If you think your business is all about you and what you’re doing to make the business successful, your leadership will not be very effective. The people doing the work to help make your business successful will be less likely to put in the effort that’s needed if you’re the only one who gets the credit.

It’s better to lead through a servant leadership lens. Don’t hire people selfishly just so they can make you more money. If they sense that’s what’s happening, they won’t put forth as much effort, resorting to doing the minimal work to get a paycheck. Remember, you are struggling against human nature and the tendence to take the path of least resistance.

As a servant leader, when things are going well, your team should get the credit – it’s a team effort. Different people have different ideas of what makes a good leader. But most people want a leader who is real, not a leader who is always right. When workers get the credit for successes, they will go above and beyond what’s required of them.

Be thoughtful and intentional. Connect with the people who work for you. Small things can make a big difference – good leaders are adept at building relationships. Your workers need to trust you. Because people emulate, the skill of leadership is caught, not taught.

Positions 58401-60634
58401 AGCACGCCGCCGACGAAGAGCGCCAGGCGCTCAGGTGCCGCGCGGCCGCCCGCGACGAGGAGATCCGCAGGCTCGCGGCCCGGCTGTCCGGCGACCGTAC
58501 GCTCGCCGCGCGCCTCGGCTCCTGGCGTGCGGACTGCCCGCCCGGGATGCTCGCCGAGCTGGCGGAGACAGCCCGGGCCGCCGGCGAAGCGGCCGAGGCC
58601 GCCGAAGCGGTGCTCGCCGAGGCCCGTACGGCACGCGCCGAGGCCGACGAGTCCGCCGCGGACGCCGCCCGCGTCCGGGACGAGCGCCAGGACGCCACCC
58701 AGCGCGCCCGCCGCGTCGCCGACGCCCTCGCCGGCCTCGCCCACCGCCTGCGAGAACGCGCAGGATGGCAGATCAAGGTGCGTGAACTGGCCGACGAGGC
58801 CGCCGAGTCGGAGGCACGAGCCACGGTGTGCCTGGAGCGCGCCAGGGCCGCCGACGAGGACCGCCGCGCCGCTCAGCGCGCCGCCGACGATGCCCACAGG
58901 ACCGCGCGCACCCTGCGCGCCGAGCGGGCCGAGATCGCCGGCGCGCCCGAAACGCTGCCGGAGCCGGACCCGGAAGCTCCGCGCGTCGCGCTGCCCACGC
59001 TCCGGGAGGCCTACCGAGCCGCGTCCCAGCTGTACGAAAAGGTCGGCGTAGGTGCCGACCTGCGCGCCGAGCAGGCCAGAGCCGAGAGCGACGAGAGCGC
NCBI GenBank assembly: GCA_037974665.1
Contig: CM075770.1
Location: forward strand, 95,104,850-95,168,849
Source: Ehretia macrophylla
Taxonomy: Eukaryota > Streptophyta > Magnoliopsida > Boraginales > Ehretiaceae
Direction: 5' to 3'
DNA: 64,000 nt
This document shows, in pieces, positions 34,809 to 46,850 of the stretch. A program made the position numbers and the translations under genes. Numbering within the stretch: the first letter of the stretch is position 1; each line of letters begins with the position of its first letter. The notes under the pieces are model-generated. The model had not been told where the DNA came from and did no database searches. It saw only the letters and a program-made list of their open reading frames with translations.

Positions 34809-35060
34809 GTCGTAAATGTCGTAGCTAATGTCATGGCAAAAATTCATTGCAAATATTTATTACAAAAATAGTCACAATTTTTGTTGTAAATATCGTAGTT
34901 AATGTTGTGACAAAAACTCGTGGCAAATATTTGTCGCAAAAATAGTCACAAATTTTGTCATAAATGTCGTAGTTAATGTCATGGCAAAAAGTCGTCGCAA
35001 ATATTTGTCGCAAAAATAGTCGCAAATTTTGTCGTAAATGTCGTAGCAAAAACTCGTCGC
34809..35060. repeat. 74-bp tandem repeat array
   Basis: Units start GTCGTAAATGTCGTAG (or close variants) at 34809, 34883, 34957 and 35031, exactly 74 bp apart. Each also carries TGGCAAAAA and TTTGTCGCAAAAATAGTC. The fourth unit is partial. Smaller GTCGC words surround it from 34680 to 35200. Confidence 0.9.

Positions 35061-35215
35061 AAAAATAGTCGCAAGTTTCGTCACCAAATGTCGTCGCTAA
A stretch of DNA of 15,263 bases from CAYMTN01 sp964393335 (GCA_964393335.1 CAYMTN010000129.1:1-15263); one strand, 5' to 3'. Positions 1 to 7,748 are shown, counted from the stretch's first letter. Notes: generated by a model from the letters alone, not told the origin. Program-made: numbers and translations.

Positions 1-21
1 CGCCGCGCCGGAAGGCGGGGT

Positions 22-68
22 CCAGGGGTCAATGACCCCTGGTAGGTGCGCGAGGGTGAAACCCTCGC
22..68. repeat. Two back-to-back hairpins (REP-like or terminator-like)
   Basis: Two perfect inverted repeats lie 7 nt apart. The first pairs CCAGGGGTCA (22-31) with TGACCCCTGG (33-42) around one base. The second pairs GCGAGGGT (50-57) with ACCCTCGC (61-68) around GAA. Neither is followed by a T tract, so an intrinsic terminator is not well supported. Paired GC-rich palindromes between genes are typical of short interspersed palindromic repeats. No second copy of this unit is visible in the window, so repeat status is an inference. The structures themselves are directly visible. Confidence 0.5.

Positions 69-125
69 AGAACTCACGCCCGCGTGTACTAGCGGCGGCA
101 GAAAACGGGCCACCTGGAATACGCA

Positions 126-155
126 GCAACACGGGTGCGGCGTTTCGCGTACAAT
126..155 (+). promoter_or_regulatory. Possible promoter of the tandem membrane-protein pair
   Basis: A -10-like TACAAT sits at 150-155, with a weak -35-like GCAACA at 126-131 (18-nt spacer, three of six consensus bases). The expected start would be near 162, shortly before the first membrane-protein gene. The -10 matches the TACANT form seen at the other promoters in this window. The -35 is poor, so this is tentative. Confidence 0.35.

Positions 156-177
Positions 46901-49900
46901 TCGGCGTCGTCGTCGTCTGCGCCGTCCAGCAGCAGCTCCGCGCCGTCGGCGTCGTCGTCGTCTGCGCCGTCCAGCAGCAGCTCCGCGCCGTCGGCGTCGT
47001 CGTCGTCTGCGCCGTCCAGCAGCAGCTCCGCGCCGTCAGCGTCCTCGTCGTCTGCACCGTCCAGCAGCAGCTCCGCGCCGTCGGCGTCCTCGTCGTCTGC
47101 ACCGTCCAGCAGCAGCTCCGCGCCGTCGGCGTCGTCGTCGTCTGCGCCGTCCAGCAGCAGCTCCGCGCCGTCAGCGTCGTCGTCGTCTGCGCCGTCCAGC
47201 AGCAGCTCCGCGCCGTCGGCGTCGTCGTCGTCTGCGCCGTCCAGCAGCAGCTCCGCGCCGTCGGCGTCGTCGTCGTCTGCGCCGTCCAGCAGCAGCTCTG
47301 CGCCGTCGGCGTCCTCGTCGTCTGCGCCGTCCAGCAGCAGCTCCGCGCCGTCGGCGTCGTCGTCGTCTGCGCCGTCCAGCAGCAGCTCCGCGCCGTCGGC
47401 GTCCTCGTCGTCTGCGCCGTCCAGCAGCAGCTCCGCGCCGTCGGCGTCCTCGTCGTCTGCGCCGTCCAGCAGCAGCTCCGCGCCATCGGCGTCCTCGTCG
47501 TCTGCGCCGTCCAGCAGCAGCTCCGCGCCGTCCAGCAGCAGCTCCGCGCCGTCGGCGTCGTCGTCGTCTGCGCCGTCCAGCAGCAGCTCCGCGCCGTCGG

There is a difference between a leader and a manager. Leadership involves influence; management involves accountability. You should know in which sphere you and your workers are gifted.

Managers get people to do what they want them to do (perhaps involving a certain amount of force). The element of relationship is lacking.

Your company’s core values are important. Your company culture is a reflection of you as a leader. Post the core values for everyone to see. This is a way to make everyone accountable – workers, managers, leaders. If you make workers part of your culture process, it lets them know there’s something in it for them. Make it a team effort if possible, even if it’s a culture team that represents everyone.

In order to keep people accountable, they need to know what is expected from them, and it needs to be in writing. Be clear and set metrics. Workers should have a position description and also know what job achievement they are working toward. With a system in place, you are proactive. In the current labor climate, annual reviews are not often enough. Constant coaching, attention and evaluations are needed. The newer generations of workers want frequent feedback. If there are problems, metrics need to be reviewed and issues addressed quickly. If they are exceeding expectations, they should merit a bonus.

This extra effort will make it easier for you to attract and keep your workforce. People don’t care what you know until they know how much you care.

Bridging the Gap Podcast, episode 203 with guest Dan Dowdy "The Platinum Rule"
Bridging the Gap Podcast, episode 203 with guest Dan Dowdy “The Platinum Rule”

Tune in to episode 203 of Bridging the Gap Podcast with Dan Dowdy to hear about his personal experiences as an entrepreneur with culture, communication and being intentional. 

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